City & County

Despite gas price hike, ‘no regrets’ in swapping hybrid fleet, say city officials

City OK as long as prices remain under $10/gallon

By Joel Phelps
The Arkadelphian

When the Arkadelphia Police Department switched gears in 2009 from a traditional fleet of Crown Victorias to a hybrid fleet of Toyota Camry, it joined numerous other law enforcement agencies across the nation in a trend in hopes of saving money on fuel.

The decision then was in response to a spike in fuel prices. More than a decade later, a new administration decided to retire those vehicles in exchange for an array of Dodge cars, pickups and SUVs. Fuel prices then were more manageable not only for the common citizen, but also the city. 

Now, as gas prices continue to surge, the question is whether the police department wishes it had stuck with the eco-friendly hybrids. The answer? Nope.

The Toyota Camry hybrids have reached their lifespan in terms of saving the Arkadelphia Police Department money on fuel, as their hybrid batteries are costly to replace.
Siftings Herald photo/Joel Phelps

“For a couple of years, the gas savings were huge,” said Arkadelphia Police Chief Jason “Shorty” Jackson. “But when we had to start replacing the hybrid batteries it was eating up the fuel savings and then some.”

What came as an unpleasant surprise was that the aging hybrid fleet’s batteries were in need of replacement — at a $6,000-per-car price tag. With a fleet of 19 hybrids, that would put the price tag at some $114,000 in repairs on aging vehicles. “That offset any fuel savings we were gaining,” Jackson said.

City Manager Gary Brinkley said he has “absolutely no regrets” in switching to a non-hybrid fleet. “The maintenance cost associated with 10-year-old hybrid cars is exponential to any cost-saving in fuel,” he said. “Plus, the [Dodge] cars we’re buying are brand new” and have the best fuel efficiency they will have in their lifespan. “We’ll weather this storm.”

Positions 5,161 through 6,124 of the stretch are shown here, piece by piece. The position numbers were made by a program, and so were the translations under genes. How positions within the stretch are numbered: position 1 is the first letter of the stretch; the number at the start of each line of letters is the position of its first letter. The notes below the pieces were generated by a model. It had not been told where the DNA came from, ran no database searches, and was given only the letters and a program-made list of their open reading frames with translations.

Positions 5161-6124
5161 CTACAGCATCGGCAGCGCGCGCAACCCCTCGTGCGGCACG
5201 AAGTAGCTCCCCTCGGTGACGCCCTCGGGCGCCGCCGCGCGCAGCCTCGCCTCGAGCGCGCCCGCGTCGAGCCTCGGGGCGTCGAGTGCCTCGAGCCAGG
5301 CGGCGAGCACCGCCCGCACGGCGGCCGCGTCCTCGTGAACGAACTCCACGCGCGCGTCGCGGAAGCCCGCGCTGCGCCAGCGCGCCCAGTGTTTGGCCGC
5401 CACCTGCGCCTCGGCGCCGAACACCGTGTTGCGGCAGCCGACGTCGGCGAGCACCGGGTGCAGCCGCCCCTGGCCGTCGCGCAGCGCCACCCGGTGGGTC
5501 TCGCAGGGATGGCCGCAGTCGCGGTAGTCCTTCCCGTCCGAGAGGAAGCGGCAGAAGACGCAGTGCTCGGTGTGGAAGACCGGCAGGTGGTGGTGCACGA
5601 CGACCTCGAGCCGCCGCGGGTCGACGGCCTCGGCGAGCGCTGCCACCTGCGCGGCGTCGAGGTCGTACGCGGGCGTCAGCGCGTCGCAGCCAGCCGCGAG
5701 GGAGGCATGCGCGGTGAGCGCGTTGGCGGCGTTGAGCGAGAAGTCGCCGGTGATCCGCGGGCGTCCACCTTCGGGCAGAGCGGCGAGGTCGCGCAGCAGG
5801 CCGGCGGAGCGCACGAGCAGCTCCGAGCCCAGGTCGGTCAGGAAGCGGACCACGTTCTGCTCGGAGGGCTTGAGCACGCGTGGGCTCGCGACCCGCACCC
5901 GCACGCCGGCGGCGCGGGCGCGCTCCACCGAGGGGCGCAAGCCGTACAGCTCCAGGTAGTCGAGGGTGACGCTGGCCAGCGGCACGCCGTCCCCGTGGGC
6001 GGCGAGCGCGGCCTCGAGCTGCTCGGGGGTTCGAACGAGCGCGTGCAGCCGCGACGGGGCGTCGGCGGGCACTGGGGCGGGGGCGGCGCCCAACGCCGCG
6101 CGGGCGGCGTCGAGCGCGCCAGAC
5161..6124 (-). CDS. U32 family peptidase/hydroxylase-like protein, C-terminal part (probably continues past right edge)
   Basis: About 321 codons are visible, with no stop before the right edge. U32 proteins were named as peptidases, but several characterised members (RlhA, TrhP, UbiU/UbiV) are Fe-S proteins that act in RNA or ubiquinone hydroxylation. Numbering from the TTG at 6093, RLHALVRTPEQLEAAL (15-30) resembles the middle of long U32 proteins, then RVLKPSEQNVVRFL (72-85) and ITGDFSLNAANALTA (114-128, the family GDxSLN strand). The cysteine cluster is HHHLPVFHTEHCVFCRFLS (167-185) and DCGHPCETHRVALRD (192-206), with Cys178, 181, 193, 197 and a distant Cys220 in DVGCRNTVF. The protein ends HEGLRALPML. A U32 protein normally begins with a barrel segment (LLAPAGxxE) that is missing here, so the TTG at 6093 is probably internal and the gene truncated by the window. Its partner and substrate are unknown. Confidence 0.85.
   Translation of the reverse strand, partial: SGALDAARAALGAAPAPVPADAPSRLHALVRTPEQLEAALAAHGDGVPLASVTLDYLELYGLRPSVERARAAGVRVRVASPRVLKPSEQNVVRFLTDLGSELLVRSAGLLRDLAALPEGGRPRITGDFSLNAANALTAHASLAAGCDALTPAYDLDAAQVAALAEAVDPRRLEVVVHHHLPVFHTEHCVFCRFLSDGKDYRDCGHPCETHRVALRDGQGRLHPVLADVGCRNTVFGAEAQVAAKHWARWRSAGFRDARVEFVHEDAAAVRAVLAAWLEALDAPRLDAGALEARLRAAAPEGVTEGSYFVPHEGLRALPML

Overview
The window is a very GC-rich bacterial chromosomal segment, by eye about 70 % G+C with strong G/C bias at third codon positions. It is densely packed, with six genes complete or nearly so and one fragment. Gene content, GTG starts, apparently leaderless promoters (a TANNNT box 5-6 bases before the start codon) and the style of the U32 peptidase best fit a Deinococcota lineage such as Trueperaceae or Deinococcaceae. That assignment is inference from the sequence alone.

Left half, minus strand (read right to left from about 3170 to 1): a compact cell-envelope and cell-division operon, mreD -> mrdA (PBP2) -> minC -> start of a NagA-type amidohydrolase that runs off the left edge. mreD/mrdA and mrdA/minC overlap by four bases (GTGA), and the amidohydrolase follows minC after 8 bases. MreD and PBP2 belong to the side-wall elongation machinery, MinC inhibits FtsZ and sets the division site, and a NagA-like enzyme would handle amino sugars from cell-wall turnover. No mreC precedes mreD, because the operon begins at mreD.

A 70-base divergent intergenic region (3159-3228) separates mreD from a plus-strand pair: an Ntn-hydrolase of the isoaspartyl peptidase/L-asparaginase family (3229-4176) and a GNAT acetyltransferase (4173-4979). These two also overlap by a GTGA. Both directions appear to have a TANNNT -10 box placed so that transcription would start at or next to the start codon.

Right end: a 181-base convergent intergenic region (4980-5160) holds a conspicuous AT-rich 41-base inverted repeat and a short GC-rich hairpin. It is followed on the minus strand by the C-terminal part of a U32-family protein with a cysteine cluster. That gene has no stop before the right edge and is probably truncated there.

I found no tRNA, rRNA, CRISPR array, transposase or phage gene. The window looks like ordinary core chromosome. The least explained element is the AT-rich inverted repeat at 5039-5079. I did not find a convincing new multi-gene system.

Of the 19 hybrids, APD is down to five of them now. Two of them are used by the school resource officers, and three of them are being kept as backups in the event one of the new vehicles have to undergo repairs. Jackson said his intentions are to sell the remainder of the hybrid fleet.

“At $10 a gallon we may have to rethink it, but at $5 we can still get our jobs done.”

— City Manager Gary Brinkley

Gas prices’ effect on the city

The city’s fuel expenditures are embedded in the overall budget, Brinkley explained, so there’s no way of breaking the figures down by department. 

The City of Arkadelphia has yet to feel any effects of the soaring gas prices, but it’s definitely on the radar. So long fuel prices aren’t double what they are now — the national average at the time of this writing was $4.32/gallon, with the state’s average at $3.82/gallon — the city should be OK financially this year.

“At $10 a gallon we may have to rethink it, but at $5 we can still get our jobs done,” Brinkley said. According to the American Automobile Association, the state’s 2021 average was $3.03 in October. Brinkley noted the city budgeted for more than that for this year. “We were already budgeting at a higher-than-actual rate,” he said. “That’s just protection. We didn’t go lean, so we’re not going to have a significant hit.”

The year is still young, and the future of fuel cost is uncertain. Brinkley assured the city would take measures to see essential projects through. “We’re only in the first quarter,” he said. “By the time the pendulum swings the other way, we might be balanced just like every other year.

“We haven’t hit the panic button. We’re cognizant of the environment, and we’re paying attention to the swings and pricing. But we’ve got a job to do, and we’re going to figure out how to make our jobs get done.”

More than just gas

When it comes to running a city, rising fuel costs affect more than just the price of filling a gas tank. A number of materials — asphalt for street repairs, pipe for water and sewer and even the trash bags Arkadelphia water customers receive twice a year — all fluctuate with the price of crude oil.

Piping for utility projects, for instance, will be more expensive. What the city once spent for 800 feet of pipe currently yields only 200 feet, Brinkley said. In planning repairs or projects, “you just adjust accordingly.” If push comes to shove, Brinkley said the city will give priority to the street department for street repairs. In order to keep potholes filled, other projects might get pushed back, he said. “Any other projects we have — maybe painting a building — would be pushed off to take care of the streets.”

He noted that certain investments have been made recently, such as the purchase of a “hot box” which heats the oil that’s put into the asphalt mix, will aid the city in times like these.

The city also has options to decrease its fuel usage in order to meet the current budget. “The primary one is to shift focus and either do less projects that require more money, or to not do some projects and stay focused on streets,” he said. “You may not start a new project, but you take investment dollars in water and sewer and finish a project, and get that one done instead of two parallel projects.”

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